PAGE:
Phoenix, Arizona
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Digital Xray (Digital and Captured Radiographic Systems)

Computed Radiography or (CR) allows you to retrofit your current X-Ray room which allows you to take full advantage of your current investment as well as all the benefits of Digital XRay Technology.

Konica Minolta Nano CR Reader

Now proudly Offering the Regius NANO CR System from Konica Minolta, there has never been a better time to go digital. Learn more about the Regius CR system.

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Interested in moving beyond your traditional radiographic chemical based X-ray system but confused about the differences between Computed Radiography (CR) and Digital Radiography (DR) and where the new technologies may fit in with your current X-Ray investment? Canyon State Imaging can work with you to design just the right solution for you. When thinking about Digital or Computed Radiographic systems, consider the following comparison:

Film-based processing:

  • Chemicals must be stored refreshed and disposed of periodically and properly.
  • Often requires a darkroom which takes up valuable real estate.
  • Film is difficult to store and takes up an enormous amount of space.
  • Film images are easy to lose and cumbersome to share with patients or other physicians.
  • Film is subject to over exposure or under exposure and can involve multiple retakes.

Digital Computer Radiographic Imaging:

  • Compact digital format storage/archiving. Images are stored on digital media (CD-ROMS, DVD, and Network File Shares).
  • Digital Images provide for easier information sharing.
  • Improved diagnostics (no loss of image quality).
  • Lower cost of ownership (reusable digital media).
  • More efficient workflow.

When considering the move to Digital X-ray, generally speaking there are two types of systems in place to choose from.

Digital Radiography (DR):
The first, Digital Radiography (DR) refers to flat panel x-ray detectors. A DR system is equipped with a fixed size pixilated detector that translates the x-ray radiation directly in to an electrical charge. That charge is sent to a processing unit which assembles the image for you. This option can be expensive and because the detector itself must be matched to the X-Ray equipment, these systems are sold as an integrated solution. The advantage of the DR is that it can produce an image immediately after the exposure by moving the latent image directly from the detector using the electronics integrated with the detector.

Computed Radiography (CR):
Computed Radiography (CR) refers to imaging technology using an intermediate process - phosphor plates. The phosphor plates act as the radiation detectors. Following x-ray exposure the plates contained in the cassettes are loaded to a laser scanner that reads the latent images by laser stimulation. Until recently, CR systems were only available as large, expensive, multi-cassette systems designed as centralized resources for radiology departments. However, technology has changed and these systems are available and priced so that even the small operation can enjoy the benefits of CR.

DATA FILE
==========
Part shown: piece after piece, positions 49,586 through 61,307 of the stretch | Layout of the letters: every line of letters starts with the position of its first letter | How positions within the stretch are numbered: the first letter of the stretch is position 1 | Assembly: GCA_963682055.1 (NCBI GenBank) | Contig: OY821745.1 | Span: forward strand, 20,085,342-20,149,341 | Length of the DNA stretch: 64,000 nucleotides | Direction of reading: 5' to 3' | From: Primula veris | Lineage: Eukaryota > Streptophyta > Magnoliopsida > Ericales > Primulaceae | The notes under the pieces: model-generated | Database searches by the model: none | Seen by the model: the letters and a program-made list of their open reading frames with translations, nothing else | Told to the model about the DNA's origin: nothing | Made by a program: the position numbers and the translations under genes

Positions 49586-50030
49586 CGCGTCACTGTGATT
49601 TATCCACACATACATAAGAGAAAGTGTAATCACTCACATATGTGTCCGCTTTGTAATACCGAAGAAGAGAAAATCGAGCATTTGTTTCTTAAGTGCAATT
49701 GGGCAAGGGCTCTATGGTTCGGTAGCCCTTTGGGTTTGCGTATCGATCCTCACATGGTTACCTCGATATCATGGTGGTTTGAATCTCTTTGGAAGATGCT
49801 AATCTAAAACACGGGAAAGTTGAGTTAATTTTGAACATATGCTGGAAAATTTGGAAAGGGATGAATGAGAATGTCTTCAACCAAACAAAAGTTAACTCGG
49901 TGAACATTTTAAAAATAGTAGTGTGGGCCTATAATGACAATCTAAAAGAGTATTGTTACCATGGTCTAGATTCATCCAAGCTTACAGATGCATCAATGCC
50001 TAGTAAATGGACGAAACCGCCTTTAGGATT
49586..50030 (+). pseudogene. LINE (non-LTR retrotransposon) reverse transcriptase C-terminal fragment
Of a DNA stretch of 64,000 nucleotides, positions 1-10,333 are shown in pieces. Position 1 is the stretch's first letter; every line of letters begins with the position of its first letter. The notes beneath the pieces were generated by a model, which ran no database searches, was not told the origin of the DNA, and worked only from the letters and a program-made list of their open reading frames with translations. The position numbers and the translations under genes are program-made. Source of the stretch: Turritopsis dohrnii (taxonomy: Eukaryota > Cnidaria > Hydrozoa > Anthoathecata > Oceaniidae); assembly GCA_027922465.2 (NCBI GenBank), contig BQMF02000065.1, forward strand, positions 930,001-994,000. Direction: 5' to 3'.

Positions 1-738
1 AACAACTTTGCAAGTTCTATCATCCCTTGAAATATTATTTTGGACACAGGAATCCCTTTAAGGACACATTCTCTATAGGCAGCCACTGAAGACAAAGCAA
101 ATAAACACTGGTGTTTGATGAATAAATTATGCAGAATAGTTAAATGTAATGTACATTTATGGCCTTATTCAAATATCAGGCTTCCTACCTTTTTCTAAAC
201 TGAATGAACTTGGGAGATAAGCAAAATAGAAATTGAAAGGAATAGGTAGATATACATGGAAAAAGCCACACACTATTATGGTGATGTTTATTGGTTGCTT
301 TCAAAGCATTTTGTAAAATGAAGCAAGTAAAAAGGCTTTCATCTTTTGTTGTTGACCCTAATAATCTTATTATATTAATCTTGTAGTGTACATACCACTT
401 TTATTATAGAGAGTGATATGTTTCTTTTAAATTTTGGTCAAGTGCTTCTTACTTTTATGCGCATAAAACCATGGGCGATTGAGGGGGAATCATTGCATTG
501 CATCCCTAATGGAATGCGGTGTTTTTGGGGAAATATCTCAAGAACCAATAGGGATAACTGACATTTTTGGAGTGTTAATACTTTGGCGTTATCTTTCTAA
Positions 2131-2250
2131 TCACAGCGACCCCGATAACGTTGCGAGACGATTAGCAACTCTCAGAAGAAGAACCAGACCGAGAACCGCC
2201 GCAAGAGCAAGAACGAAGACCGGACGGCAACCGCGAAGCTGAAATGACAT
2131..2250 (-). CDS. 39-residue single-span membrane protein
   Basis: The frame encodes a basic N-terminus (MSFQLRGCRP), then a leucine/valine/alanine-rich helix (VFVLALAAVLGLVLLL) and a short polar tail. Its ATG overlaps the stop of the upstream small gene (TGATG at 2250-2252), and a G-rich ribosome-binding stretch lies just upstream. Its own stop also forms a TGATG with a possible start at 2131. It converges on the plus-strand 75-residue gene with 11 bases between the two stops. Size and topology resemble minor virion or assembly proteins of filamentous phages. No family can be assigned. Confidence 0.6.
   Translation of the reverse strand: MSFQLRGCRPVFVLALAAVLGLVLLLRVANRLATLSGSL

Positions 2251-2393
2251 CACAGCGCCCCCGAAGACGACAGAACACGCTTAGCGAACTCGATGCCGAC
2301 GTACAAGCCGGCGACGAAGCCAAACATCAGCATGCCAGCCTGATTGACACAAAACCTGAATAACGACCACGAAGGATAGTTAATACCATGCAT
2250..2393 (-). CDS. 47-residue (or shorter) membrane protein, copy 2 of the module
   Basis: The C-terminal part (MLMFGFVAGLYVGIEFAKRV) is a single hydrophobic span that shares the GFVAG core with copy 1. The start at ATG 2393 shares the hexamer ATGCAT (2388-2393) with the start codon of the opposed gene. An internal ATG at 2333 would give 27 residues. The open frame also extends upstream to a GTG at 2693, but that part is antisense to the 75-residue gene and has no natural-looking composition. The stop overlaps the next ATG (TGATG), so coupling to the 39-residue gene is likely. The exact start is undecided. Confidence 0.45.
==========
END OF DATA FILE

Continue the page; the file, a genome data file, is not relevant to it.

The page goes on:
Points to consider:
  • Computer Radiography (CR) is much more forgiving than analog film systems. You do not have to worry so much about over and underexposure.
  • CR is much more practical. It lets you take advantage of your investment in current radiology rooms.
  • With CR, Image quality can be superior to conventional film.
  • One CR system, can service multiple radiology rooms.
  • The CR System itself has a compact footprint.
  • With a compact system, the tech can remain in the room through the imaging process. Workflow is enhanced because the system eliminates both the walk from exam room to processor and the lines at the central system.
  • Lost film problem has been solved as images can be located on disk.
  • No chemical abatement issues.

Both CR and DR can offer major productivity advantages over analog x-ray for facilities with throughputs of 30-50 patients a day. Both also can also sharply reduce the amount of time it takes to produce images, thus improving the overall efficiency of the department. For more information about making the move to Digital X-ray, give us a call and we will gladly consult with you on finding the best solution to fit your needs.

  1. How does Computed Radiography (CR) work? The phosphor plates in their cassettes are exposed to the x-ray the same way as film. During exposure the x-ray radiation is absorbed in the phosphor plate forming a latent image. The latent images are "extracted" from the plates when a laser beam generated inside the reader illuminates the phosphor plate. The laser beam provides enough energy to reverse the latent image formation process causing the plates to emit photons of light. The photons are detected and translated into an image that can be enhanced, processed and displayed on the monitor.
  2. How many times can I reuse a phosphor plate? The phosphor plate forms and stores temporary latent images of an incoming x-ray. A plate can be erased and reused virtually indefinitely. Plates can be used in a lighted room and are protected from exposure to scratches, fingerprints and dirt.
  3. Is a Computed Radiography (CR) system easy to use? Intuitive interface of the system allows for a short learning curve, easy access to all of the features of the system and higher technician productivity. Typical installation and training can be done in one day.
  4. What sizes of cassettes are available? Three standard size auto-loading cassettes (14" x 17", 10" x 12" and 8" x 10") are available.

To learn more about how Canyon State Imaging Inc. can help you take advantage of the latest in Digital XRay technology, please fill out our contact form and we will be more than happy to speak with you.